Gulf Pine Catholic - page 4

Gulf Pine Catholic
July 1, 2016
An older, retired priest I knew when
asked, “How are you?” would simply
reply with two words: “Above ground.”
Obviously, he is no longer “above
ground.” He is “below ground.” An-
other person, I know used to say, when
asked the same question, would say,
“Every day, I am above ground, and not
below, is a gift. It’s a joy to be alive.”
I suppose the hardest thing for any-
one of us to accept is to accept that we
are loved. Many of us grew up with a
conditional kind of love. Often, the idea
of being loved was played out with promises of “either or.” So
often, “If’ was injected into the equation. “If you…, then you
can…” Reward and punishment became the pattern. Other
times, it was played out in the comparison game of “Why
aren’t you like…” “Why aren’t you as smart as…” Why don’t
you work as hard as…”
I wonder what would happen to us if we stopped judging
ourselves; stopped beating ourselves over the head, stopped
comparing ourselves with others, stopped letting other peo-
ple’s expectations dictate our lives; stopped trampling on our
own unique dreams; stopped determining our success or fail-
ure in life based on what we achieved or failed to achieve,
rather than who we are as loved persons.
This past summer, I took some friends from Mississippi
on a trip to the Aran Islands, off the west coast of Ireland.
The forty-five minute boat ride allowed us to drink in the salt
air and enjoy the sea breeze as the boat bobbed up and down
in the wake of its generated waves. Sitting beside me on the
open deck was a gentleman. In his mid-fifties, he was spend-
ing two weeks riding around Ireland on a bike. He was from
Holland. We began to talk about places he had visited and
suggested other places for him to see. I suggested one place
for him which was the Burren District, an area where tropi-
cal plants grew where, according to the climate, they should
not grow. Then, the man said, “Isn’t that where John Dono-
hue was born.” Our conversation zeroed in on this priest who
wedded the philosophy of Hagel with theology and the idea of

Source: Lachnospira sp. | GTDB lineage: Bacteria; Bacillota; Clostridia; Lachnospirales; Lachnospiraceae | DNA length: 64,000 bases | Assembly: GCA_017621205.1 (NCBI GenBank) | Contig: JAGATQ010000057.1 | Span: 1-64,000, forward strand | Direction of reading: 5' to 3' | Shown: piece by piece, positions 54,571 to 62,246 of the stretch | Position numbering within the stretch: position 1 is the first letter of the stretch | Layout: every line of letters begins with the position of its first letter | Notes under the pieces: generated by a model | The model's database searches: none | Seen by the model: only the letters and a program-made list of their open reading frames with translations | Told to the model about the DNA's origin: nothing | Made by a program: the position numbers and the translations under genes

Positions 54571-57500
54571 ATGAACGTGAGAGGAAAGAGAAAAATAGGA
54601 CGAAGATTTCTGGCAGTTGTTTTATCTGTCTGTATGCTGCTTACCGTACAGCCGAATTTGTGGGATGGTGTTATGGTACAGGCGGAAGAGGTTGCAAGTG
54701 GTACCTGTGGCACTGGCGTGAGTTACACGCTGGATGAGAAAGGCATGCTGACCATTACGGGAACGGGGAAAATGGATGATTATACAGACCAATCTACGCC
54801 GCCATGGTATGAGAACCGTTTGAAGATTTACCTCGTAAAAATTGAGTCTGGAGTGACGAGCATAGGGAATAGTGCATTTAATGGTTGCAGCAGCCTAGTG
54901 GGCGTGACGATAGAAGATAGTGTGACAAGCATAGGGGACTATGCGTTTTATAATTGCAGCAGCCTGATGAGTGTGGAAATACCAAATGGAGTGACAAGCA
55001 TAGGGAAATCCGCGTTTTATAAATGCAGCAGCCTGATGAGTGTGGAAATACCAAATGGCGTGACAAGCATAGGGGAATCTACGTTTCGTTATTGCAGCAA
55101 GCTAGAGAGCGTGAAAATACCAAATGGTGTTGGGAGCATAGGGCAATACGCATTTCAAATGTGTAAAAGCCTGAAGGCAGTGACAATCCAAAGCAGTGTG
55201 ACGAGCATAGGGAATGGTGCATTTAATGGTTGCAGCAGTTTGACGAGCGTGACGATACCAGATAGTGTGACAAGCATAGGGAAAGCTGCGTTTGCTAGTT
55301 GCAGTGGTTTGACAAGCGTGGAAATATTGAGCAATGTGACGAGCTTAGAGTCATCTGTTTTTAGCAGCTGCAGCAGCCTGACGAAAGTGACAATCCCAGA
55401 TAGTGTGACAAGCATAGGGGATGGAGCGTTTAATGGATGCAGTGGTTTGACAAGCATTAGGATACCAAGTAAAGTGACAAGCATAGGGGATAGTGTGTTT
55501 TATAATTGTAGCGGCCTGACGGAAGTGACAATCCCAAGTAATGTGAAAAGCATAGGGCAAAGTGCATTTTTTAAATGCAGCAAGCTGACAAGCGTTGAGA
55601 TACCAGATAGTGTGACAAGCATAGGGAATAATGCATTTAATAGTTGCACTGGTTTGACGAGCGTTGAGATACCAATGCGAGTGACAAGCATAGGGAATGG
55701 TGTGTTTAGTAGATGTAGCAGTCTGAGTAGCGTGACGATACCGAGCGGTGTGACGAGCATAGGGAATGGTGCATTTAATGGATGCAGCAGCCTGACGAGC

befriending our life, love, and environment which become our
“Anam Cara” or “soul friend” on our journey through life.”
The prologue of O’Donohue’s book,
“Anam Cara,”
gins with: “it is strange to be here. The mystery never leaves
you alone. Behind your image, below your words, above your
thoughts, the silence of another world waits. A world lives
within you. No one else can bring you news of this world.
Through the opening of the mouth, we bring out sounds from
the mountain beneath the soul. These sounds are words. The
world is full of words. There are so many talking all the time,
loudly, quietly, in rooms, on streets, on television, on radio, in
the paper, in books. The noise of words keep what we call the
world there for us. We take each other’s sounds and make pat-
terns, predictions, benedictions and blasphemies. Each day,
our tribe of language holds what we call the world together.
Yet, the uttering of the word reveals how each of us relent-
lessly creates, Everyone is an artist. Each person brings sound
out of silence and coaxes the invisible to become visible.”
I thought of that solitary figure from Holland, peddling
his bike around Ireland, amid the sound of passing cars, bus-
ily traveling to more important places. Yet, he could drink in
the sounds of nature all around him, the call of the tame and
wild animals, the smells of the heather and freshly cut peat,
the gentle breeze from the lakes that caressed his face, the tall
stature of the mountains that both challenge and protect him.
In his own thoughts and peddling power, he was able to coax
the invisible out to join him on his journey.
Tomorrow morning, my first outdoor journey will be
along the country road by the side of my house, where I can
hear the call of nature as well as the call deep within my per-